A report published by the Children’s Hunger Alliance earlier this month found that Newark City Schools more than doubled the participation in their free breakfast program in three years, from 33 percent participation to 70 percent.
Ben Franklin Elementary School principal Dena Cable-Miller, who created the “Breakfast in the Classroom” program, says an essential component was making it mandatory for kids to even consider breakfast.
“All the boys and girls enter the front doors of the building,” she says, "and they all go to the cafeteria and they proceed through the breakfast line and all students are offered breakfast each day.”
The line snakes through the cafeteria, ebbing and flowing as individual kids are dropped off by their parents and whole busloads arrive before the first bell.
“So in here they all come through the breakfast line, they can take their milk, and they can go check in with our cashier,” Cable-Miller says.
Cashier is a bit of a misnomer—no money is exchanged for the breakfast program. Eighty percent of the students at Ben Franklin qualify for free-or-reduced lunch, which includes breakfast as well. When Cable-Miller designed the "Breakfast in the Classroom" program, she made it free for all students, regardless of status.
She says that acts as an equalizer, and the lack of stigma helped increase participation. Another factor, she says, is timing.
“So the change now is that breakfast is enjoyed by the students during the instructional minutes of the day after the tardy bell,” she says. “You no longer have to come to school early to have breakfast.”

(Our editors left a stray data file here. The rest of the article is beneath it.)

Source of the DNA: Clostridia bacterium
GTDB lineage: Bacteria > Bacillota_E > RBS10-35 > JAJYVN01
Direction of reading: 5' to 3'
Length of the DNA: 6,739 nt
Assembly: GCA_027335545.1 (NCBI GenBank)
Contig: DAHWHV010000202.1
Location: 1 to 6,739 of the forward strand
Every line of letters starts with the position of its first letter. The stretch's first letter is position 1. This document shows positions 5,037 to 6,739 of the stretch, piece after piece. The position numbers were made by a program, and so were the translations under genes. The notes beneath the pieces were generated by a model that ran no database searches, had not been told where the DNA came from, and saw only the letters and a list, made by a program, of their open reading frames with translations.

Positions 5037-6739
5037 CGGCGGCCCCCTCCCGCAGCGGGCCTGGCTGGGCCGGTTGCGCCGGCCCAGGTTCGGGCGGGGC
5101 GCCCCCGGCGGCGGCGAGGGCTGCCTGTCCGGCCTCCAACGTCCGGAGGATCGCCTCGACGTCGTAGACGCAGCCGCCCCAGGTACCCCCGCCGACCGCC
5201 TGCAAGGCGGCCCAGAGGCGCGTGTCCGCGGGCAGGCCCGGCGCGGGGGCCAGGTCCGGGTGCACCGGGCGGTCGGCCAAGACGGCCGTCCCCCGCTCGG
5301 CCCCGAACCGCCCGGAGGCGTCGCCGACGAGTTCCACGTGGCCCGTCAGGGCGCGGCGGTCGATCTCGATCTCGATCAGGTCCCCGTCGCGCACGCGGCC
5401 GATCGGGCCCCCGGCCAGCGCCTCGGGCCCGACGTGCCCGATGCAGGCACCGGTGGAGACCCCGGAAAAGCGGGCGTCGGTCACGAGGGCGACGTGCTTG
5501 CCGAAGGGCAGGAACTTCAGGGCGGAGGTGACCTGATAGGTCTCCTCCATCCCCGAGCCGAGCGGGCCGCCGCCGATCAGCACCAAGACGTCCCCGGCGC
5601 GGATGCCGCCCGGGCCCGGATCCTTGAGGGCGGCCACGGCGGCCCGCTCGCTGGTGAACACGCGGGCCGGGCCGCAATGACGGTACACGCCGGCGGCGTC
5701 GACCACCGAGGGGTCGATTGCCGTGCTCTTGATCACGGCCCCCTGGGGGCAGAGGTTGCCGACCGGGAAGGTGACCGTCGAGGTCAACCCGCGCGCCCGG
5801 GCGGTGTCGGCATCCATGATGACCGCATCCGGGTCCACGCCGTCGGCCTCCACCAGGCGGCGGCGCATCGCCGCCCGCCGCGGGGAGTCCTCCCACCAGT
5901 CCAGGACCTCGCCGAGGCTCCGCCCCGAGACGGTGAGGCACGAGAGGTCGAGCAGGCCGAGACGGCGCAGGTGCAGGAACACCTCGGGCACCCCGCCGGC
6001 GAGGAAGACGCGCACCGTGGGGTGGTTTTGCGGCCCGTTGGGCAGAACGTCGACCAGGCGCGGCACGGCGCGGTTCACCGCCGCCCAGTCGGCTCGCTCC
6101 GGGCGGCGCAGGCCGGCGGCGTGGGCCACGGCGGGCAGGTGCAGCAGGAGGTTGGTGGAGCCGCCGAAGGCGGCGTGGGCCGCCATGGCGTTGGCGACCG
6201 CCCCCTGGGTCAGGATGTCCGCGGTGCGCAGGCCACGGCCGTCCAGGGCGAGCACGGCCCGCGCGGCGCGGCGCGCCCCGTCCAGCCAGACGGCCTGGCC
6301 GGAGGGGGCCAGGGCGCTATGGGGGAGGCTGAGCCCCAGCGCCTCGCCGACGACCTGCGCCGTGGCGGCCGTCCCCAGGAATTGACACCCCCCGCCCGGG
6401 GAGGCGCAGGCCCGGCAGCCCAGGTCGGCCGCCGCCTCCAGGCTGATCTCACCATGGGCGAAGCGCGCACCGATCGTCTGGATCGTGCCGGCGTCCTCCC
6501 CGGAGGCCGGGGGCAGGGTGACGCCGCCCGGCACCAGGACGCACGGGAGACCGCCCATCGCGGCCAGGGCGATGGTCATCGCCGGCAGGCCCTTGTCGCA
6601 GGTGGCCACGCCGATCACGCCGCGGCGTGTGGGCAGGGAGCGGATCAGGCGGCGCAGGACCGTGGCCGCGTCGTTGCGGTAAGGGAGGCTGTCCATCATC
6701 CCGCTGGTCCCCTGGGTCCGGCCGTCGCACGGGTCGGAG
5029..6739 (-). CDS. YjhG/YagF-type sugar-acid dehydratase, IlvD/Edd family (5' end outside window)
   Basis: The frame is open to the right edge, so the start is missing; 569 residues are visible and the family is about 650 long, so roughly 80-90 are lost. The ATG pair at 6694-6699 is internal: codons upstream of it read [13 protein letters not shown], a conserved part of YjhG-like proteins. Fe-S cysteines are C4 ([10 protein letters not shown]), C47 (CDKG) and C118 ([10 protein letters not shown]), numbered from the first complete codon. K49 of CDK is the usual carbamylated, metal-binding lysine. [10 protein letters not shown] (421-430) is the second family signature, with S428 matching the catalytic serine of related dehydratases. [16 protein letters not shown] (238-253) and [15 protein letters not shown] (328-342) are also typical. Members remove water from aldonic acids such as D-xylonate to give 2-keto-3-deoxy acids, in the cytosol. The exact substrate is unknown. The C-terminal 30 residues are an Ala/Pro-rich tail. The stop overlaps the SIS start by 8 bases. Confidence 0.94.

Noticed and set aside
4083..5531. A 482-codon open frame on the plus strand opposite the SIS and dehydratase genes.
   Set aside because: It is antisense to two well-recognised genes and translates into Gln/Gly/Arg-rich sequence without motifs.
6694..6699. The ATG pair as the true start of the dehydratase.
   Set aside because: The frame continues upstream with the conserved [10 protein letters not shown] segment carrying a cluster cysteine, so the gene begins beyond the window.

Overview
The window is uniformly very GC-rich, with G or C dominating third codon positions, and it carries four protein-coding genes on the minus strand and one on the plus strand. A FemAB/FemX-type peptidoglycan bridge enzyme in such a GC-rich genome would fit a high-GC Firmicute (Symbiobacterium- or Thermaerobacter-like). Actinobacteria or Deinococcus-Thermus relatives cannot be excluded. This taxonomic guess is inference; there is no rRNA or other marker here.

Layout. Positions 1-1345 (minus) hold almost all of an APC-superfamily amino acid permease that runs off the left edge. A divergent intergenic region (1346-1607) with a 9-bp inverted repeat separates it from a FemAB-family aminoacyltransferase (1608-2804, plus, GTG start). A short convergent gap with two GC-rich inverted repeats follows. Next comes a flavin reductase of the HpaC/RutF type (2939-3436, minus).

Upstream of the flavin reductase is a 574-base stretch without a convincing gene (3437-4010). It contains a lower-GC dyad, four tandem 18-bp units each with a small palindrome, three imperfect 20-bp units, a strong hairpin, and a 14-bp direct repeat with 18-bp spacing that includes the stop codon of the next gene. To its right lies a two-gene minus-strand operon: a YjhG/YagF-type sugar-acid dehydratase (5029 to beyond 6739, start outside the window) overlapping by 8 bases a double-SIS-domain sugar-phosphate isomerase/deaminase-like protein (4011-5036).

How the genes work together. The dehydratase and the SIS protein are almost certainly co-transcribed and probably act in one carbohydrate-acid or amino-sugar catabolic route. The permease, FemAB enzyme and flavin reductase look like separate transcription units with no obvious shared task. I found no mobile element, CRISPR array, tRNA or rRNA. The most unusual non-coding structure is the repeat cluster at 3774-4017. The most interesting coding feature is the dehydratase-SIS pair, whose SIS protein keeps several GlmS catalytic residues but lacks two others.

And that meant getting teachers on board.
“The biggest challenge was allowing the teachers to see that it’s not going to be something extra that they’re doing in their classroom, because it’s actually going to be something that happens simultaneously as the students are doing their morning work,” Cable-Miller says.
Krista Campbell has found that to be true in her 2nd grade classroom.
“The breakfast doesn’t make anything longer,” Campbell says. “I really don’t have any messes, and I will say it’s actually cut down on the number of referrals to the health clinic. Kids aren’t having headaches, their bellies aren’t hurting as much, so they actually spend a lot more time in class and focused on their work.”
After the successful pilot at Ben Franklin Elementary, the program spread to all schools in the district, including middle and high schools. Cable-Miller says there’s a lesson in that.
“The recommendation would be to start small because your benefits will grow across the district very quickly,” she says. “We didn’t try to roll this out in all 11 buildings. We tried to build a strong solid in one and then roll it out to the rest.”